How "Rabbi" J. Ezra Merkin Bought His Co-op Apartment at 740 Park Avenue

Photo of 740 ParkThe J. Ezra Merkin of recent headlines and scandals -- known for eternity as a Bernie Madoff feeder -- and the Merkin family live in duplex apartment 6/7B at 740 Park Avenue.

A book by Michael Gross, 740 Park, is a fascinating account of rich New York through the prism of that single exceptional building.

We bought this book several years ago to read about the really rich folk in the neighborhood where we grew up, including Merkin's upstairs neighbor, our former Brown University buddy, Tommy Tisch (duplex 8/9B), and the rest of the club at the "tony" address.

There's barely a mention of Tommy in the book and the passage on Ezra, mistaken by the co-op board for a rabbi, is now, in retrospect, funny. Here's what Gross says on page 467 about how Ezra Merkin bought his apartment from Faith Perelman:

Faith dropped (Ronald) Perelman’s name, but stayed in 740 until she married plastic surgeon Peter Linden in 1994. The rich get richer; she made about $11 million on her (1978) $300,000 investment.
The buyer, Ezra Merkin was the son of Hermann Merkin, the child of a family of furriers who’d escaped from Nazi Germany. Hermann became an American intelligence officer, a private investor, and one of the philanthropic elder statesmen of New York’s Jewish community.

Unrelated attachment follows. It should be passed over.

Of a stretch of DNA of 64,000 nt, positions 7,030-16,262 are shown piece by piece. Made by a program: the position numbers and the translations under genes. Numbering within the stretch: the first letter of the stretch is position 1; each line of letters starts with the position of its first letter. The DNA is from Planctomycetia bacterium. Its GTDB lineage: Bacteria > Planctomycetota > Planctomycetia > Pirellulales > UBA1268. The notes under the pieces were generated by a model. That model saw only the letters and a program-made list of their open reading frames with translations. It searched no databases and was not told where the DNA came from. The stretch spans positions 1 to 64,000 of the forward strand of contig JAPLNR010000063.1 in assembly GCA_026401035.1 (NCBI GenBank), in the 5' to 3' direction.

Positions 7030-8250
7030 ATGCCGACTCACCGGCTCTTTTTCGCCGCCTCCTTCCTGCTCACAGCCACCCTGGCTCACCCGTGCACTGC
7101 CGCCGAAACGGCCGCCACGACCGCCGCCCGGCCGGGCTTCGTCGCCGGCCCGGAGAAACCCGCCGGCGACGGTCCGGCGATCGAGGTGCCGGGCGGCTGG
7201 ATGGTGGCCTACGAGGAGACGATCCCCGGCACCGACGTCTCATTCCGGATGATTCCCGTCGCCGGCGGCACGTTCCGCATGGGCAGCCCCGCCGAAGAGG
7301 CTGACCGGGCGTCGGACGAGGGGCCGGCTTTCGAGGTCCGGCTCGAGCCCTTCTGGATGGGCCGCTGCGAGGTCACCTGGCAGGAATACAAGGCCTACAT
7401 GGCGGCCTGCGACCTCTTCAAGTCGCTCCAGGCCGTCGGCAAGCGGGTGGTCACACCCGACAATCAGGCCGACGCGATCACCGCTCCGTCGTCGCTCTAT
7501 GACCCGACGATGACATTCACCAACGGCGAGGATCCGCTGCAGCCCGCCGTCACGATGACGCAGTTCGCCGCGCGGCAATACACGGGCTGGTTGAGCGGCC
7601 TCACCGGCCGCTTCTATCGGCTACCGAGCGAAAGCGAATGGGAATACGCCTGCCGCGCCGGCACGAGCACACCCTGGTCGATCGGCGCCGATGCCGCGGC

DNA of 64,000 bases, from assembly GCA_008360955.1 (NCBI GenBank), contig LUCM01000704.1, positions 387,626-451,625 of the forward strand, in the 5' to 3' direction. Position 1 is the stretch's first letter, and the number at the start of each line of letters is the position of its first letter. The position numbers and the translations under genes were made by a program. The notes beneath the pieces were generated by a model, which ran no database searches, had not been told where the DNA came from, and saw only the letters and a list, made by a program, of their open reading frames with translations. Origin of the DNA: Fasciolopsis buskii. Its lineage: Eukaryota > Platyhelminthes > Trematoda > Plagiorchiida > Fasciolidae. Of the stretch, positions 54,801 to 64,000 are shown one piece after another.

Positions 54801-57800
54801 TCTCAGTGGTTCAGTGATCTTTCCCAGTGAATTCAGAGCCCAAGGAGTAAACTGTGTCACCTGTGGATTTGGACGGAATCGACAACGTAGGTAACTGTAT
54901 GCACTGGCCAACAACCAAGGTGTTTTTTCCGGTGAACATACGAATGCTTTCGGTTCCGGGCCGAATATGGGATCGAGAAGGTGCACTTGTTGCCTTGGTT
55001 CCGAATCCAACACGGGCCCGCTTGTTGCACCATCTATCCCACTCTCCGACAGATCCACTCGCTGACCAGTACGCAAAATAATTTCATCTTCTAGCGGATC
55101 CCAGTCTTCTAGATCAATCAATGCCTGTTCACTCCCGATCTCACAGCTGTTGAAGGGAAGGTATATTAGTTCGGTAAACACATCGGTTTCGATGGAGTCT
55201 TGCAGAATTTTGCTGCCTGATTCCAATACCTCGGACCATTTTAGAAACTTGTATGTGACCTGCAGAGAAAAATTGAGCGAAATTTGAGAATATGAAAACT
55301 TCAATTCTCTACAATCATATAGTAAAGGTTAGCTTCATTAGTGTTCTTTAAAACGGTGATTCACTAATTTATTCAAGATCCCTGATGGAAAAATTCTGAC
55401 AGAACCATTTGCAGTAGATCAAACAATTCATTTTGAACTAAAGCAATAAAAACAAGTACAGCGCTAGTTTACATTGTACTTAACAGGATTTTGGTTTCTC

Like his father before him, Ezra is president of the Orthodox Jewish Fifth Avenue Synagogue, where Faith worshipped. Like Israel Englander, he’s a principal in a hedge fund.
Unlike his sister Daphne, a writer who publicized her rejection by the co-op board at 1075 Park Avenue (she claimed her essay on sado-madochism in a book titled Dreaming of Hitler inspired the turndown), Ezra Merkin is an intensely private man.
Aside from one 1991 tantrum against what he deemed Steve Ross’s mismanagement of Time Warner, neither he nor his Gabriel Capital Corporation is much in the public eye.
Some in the building even believe he is a rabbi. Which may explain why, when he appeared in a yarmulke for his admissions interview at 740 Park, Donald Rynne later told a realtor, board members thought he was a rabbi and were so afraid of offending him they hardly asked a question before accepting him.
Gross created quite a helpful web-site to back up the book, calling it, "Step Inside: 740 Park: the Story of the World's Richest Apartment Building" with a new blog entry there called, "The murky world of Ezra Merkin" and with links to 740 Park Avenue building resources like these:
Gross' blurb from the web site:

For 75 years, it’s been one of the most lusted-after addresses in the world. Even today, it is steeped in purest luxury, the kind most of us can only imagine. Until now. The story of 740 Park Avenue sweeps across the twentieth century, and Michael Gross tells it in glorious, intimate and unprecedented detail. From the financial shenanigans that preceded the laying of the cornerstone, to the dazzlingly and sometimes decadently rich people who hid behind its walls, this is a sweeping social and economic epic, starring our wealthiest and most powerful old-money families-–Vanderbilt, Rockefeller, Bouvier, Chrysler, Houghton and Harkness-–and today’s new-monied elite: Bronfman, Perelman, Kravis, Steinberg, Koch and Schwarzman. [Last updated 12/30/08 - Reposted.]

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